Leyendo estos artículos,que continuaré releyendo varias veces,para ahondar mejor en el texto,me he sentido en ese especial trance que produce la obra perfecta,nada más, nada menos.
Estas líneas solamente pretender expresar la admiración y el respeto que merecen todos aquellos,y muchos son,que trabajan cada día por un mundo más justo,que defienden a los indefensos,con verdad,con trabajo,con riesgo.
Deslumbran.


jueves, 10 de abril de 2014

STAND FIRM,JOHN KERRY.APRIL,8



Stand Firm, John Kerry


It’s time for the secretary of state to insist on America’s position on Middle East peace.


April 08, 2014

 

We commend Secretary of State John Kerry’s extraordinary efforts to renew Israeli-Palestinian talks and negotiations for a framework for a peace accord, and the strong support his initiative has received from President Barack Obama.

We believe these efforts, and the priority Kerry has assigned to them, have been fully justified. However, we also believe that the necessary confidentiality that Secretary Kerry imposed on the resumed negotiations should not preclude a far more forceful and public expression of certain fundamental U.S. positions:

Settlements: U.S. disapproval of continued settlement enlargement in the Occupied Territories by Israel’s government as “illegitimate” and “unhelpful” does not begin to define the destructiveness of this activity. Nor does it dispel the impression that we have come to accept it despite our rhetorical objections. Halting the diplomatic process on a date certain until Israel complies with international law and previous agreements would help to stop this activity and clearly place the onus for the interruption where it belongs.

Palestinian incitement: Prime Minister Benjamin Netanyahu’s charge that various Palestinian claims to all of historic Palestine constitute incitement that stands in the way of Israel’s acceptance of Palestinian statehood reflects a double standard. The Likud and many of Israel’s other political parties and their leaders make similar declarations about the legitimacy of Israel’s claims to all of Palestine, designating the West Bank “disputed” rather than occupied territory. Moreover, Israeli governments have acted on those claims by establishing Jewish settlements in East Jerusalem and throughout the West Bank. Surely the “incitement” of Palestinian rhetoric hardly compares to the incitement of Israel’s actual confiscations of Palestinian territory. If the United States is not prepared to say so openly, there is little hope for the success of these talks, which depends far more on the strength of America’s political leverage and its determination to use it than on the good will of the parties.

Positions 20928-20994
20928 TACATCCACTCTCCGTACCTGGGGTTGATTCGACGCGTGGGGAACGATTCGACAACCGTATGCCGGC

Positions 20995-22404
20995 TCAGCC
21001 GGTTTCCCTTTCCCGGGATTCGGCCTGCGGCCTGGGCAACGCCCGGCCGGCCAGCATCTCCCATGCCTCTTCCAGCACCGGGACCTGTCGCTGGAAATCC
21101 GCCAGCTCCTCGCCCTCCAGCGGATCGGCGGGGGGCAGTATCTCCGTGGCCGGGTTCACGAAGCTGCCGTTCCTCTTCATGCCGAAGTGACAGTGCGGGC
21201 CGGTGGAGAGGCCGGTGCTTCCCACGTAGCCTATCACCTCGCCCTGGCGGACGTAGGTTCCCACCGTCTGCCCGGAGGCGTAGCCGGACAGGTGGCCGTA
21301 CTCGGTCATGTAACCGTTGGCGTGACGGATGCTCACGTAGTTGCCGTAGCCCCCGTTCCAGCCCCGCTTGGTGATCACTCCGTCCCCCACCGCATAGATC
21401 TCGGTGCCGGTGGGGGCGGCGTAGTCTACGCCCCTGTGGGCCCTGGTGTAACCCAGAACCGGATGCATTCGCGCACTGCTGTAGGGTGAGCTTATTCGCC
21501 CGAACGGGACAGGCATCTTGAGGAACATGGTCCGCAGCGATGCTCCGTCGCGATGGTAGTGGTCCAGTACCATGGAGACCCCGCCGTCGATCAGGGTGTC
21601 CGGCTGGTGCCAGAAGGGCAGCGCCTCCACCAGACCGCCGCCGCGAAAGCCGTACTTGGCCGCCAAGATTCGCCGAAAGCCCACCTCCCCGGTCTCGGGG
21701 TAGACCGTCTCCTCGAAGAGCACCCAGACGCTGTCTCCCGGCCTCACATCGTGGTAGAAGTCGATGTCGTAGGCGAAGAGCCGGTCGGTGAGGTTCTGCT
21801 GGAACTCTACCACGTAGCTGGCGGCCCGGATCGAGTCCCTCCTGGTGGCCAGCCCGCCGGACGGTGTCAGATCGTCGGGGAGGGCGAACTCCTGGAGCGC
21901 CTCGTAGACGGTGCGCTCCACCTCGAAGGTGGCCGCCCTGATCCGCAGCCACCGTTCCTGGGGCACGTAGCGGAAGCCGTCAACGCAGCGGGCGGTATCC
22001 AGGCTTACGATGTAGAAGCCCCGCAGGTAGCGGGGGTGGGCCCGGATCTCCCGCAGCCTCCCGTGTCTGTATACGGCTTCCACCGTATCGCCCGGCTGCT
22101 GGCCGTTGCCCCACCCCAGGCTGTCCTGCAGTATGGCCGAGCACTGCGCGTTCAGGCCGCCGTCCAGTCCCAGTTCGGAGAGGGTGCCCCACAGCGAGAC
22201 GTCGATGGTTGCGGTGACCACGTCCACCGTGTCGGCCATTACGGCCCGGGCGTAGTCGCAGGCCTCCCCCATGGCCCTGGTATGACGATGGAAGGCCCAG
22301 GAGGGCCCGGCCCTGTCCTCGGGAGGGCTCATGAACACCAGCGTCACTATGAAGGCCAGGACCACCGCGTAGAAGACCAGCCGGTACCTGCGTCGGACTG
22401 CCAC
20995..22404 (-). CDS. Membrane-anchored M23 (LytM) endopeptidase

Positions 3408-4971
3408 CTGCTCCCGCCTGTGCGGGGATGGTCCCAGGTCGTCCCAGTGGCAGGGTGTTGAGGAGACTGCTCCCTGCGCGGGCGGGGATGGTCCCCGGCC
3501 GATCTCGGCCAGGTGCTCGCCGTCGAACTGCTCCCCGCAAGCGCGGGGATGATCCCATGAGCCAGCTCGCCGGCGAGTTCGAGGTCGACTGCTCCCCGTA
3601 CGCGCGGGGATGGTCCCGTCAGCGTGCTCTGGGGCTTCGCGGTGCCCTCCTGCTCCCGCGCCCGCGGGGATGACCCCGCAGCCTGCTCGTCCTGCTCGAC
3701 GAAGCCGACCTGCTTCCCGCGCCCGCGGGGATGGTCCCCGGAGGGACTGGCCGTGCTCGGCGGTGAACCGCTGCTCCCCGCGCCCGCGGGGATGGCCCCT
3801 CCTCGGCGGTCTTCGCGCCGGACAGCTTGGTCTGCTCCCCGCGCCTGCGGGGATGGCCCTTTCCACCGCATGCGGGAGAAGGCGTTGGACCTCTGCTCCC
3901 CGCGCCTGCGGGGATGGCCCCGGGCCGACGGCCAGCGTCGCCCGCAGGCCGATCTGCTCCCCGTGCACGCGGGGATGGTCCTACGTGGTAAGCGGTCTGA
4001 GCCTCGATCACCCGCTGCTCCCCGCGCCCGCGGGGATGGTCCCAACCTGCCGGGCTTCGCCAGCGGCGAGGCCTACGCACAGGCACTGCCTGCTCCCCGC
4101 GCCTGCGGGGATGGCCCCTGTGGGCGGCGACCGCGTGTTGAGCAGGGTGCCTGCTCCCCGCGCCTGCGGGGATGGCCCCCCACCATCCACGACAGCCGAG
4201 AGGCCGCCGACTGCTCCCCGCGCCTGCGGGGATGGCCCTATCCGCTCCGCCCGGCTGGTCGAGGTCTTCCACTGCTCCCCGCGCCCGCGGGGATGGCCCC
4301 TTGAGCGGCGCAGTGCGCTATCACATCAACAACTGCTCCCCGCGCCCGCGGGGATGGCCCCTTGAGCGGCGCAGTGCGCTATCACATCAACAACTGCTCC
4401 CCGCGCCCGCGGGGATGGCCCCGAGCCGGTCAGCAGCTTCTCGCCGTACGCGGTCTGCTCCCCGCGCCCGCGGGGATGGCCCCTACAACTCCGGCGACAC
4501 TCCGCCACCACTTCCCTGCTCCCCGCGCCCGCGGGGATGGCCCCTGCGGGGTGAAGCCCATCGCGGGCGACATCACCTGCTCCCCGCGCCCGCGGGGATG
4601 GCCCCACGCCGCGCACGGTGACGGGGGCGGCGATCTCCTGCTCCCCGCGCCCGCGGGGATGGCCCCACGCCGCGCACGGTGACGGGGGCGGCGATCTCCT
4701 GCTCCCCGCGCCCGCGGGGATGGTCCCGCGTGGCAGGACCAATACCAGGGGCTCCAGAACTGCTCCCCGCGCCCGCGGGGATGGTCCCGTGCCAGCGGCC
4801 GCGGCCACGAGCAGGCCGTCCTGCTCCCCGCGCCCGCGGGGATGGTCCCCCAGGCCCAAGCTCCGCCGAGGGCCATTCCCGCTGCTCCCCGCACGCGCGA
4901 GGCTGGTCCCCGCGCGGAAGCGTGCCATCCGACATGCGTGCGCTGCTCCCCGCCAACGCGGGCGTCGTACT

The Jewishness of the State of Israel: Israel is a Jewish state because its population is overwhelmingly Jewish, Jewish religious and historical holidays are its national holidays, and Hebrew is its national language. But Israeli demands that Palestinians recognize that Israel has been and remains the national homeland of the Jewish people is intended to require the Palestinians to affirm the legitimacy of Israel’s replacement of Palestine’s Arab population with its own. It also raises Arab fears of continuing differential treatment of Israel’s Arab citizens.

Israelis are right to demand that Palestinians recognize the fact of the state of Israel and its legitimacy, which Palestinians in fact did in 1988 and again in 1993. They do not have the right to demand that Palestinians abandon their own national narrative, and the United States should not be party to such a demand. That said, Palestinian recognition of Israel as a Jewish state, provided it grants full and equal rights to its non-Jewish citizens, would not negate the Palestinian national narrative.

Israeli security: The United States has allowed the impression that it supports a version of Israel’s security that entails Israeli control of all of Palestine’s borders and part of its territory, including the Jordan Valley. Many former heads of Israel’s top intelligence agencies, surely among the best informed in the country about the country’s security needs, have rejected this version of Israel’s security. Meir Dagan, a former head of the Mossad, dismissed it as “nothing more than manipulation.”

Israel’s confiscation of what international law has clearly established as others’ territory diminishes its security. Illegal West Bank land grabs only add to the Palestinian and the larger Arab sense of injustice that Israel’s half-century-long occupation has already generated, and fuels a revanchism that sooner or later will trigger renewed violence. No Palestinian leader could or would ever agree to a peace accord that entails turning over the Jordan Valley to Israeli control, either permanently or for an extended period of time, thus precluding a peace accord that would end Israel’s occupation. The marginal improvement in Israel’s security provided by these expansive Israeli demands can hardly justify the permanent subjugation and disenfranchisement of a people to which Israel refuses to grant citizenship in the Jewish state.

***